Syrian prisoners go on hunger strike over planned execution of detainees
Detainees at a notorious prison in central Syria have gone on hunger strike, after a number of inmates were handed death sentences and the prisoners sent to death row, human rights groups said on Monday.
Hundreds of prisoners are being held at Hama prison, most detained due to their participation in the 2011 pro-democracy and reform protests that were brutally suppressed by Bashar al-Assad's regime.
The hunger strike was launched on 12 November, after 11 prisoners were transferred to Saydnaya prison near Damascus, which Amnesty International has described as "a human slaughterhouse".
"We started the hunger strike to protest against the death sentences against 11 inmates, and the decision to transfer them to Saydnaya," one prisoner told AFP.
They are demanding that the death sentences be overturned and also want guarantees that other Hama inmates whose cases are still pending not be sent to death row.
Detainees at Hama central prison took over sections of the prison twice in 2016, with the director and local police chief held until the prisoners' demands were met.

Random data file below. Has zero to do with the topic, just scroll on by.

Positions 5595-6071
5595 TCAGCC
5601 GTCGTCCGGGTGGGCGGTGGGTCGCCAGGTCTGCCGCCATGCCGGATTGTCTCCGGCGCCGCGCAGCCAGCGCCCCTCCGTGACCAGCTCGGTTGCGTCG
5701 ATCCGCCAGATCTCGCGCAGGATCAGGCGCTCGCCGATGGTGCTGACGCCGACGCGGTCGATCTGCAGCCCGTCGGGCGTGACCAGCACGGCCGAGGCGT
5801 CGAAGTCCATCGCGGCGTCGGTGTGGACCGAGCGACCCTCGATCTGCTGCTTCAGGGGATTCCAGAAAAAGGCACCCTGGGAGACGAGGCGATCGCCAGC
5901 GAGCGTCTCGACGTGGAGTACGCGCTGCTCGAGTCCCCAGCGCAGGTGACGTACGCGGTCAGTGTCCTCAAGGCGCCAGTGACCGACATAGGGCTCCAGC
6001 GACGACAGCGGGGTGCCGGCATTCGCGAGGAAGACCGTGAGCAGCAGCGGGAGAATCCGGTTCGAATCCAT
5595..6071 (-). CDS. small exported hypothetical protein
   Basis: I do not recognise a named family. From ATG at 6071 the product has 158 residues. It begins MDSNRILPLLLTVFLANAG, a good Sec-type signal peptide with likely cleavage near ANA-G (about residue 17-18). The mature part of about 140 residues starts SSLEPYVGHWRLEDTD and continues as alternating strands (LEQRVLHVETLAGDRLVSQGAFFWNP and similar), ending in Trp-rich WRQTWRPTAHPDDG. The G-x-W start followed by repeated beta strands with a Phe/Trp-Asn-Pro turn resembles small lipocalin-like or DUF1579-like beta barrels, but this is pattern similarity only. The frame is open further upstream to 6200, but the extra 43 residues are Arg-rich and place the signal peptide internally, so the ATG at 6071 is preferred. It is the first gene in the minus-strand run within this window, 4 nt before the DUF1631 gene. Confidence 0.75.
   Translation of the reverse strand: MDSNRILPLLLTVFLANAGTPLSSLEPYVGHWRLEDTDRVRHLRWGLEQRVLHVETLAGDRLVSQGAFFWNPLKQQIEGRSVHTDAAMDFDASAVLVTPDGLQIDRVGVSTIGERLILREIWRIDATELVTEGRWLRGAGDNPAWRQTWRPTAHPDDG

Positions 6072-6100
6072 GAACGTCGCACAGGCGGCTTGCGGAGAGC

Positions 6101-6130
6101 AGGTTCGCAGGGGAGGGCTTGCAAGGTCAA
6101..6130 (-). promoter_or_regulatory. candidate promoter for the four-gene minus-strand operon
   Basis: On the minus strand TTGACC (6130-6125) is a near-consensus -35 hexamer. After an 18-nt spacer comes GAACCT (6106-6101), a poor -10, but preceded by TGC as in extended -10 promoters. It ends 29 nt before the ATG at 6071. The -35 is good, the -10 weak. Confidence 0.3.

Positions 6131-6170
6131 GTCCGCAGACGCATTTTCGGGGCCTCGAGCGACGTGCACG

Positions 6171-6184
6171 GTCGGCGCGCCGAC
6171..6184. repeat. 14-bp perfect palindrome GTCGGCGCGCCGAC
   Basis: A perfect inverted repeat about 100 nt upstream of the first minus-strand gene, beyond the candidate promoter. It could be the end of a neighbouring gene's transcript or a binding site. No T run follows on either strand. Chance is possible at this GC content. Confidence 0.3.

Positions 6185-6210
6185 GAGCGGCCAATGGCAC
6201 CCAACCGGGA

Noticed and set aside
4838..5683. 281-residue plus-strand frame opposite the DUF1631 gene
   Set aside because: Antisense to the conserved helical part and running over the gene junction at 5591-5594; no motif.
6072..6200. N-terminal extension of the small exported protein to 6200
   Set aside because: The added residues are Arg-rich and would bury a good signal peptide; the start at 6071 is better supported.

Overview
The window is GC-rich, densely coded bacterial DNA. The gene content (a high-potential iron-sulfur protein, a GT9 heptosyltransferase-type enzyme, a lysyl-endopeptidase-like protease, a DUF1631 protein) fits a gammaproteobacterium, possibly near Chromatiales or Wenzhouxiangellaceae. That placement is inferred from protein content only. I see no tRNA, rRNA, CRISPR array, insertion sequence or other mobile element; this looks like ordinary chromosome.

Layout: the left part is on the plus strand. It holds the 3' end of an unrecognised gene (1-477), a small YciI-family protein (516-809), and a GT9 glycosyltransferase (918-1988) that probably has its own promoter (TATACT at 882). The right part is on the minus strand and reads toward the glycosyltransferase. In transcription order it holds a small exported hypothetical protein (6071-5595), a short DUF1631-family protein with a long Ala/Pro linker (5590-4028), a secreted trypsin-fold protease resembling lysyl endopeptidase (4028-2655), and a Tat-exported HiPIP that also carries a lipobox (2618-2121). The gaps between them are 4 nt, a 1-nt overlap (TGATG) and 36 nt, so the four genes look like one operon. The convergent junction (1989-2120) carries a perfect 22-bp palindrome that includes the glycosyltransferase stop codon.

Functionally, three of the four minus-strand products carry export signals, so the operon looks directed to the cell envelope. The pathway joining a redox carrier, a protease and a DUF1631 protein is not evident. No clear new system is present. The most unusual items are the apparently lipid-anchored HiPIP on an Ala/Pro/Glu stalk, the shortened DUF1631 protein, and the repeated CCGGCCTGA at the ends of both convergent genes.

They were released following negotiations after the regime promised to commute death sentences and free some of the prisoners. Those who remained have retained some level of control over the facility.
Some of the Hama detainees have access to mobile phones has helped them bring public attention to their plight.
"This has allowed them to pressure the regime more easily," said Rami Abdel Rahman, who heads the Syrian Observatory for Human Rights.
A video was posted on social media recently showing the hunger strikers holding banners urging an end to "arbitrary sentences".
"The detainees' ongoing hunger strike is a stark reminder of the flawed judicial processes in Syria," Human Rights Watch wrote in a statement on Monday.
Tens of thousands of Syria are believed to have been killed in Syrian prisons since the start of the conflict more than seven years ago, where executions, torture, and harrowing conditions are rife.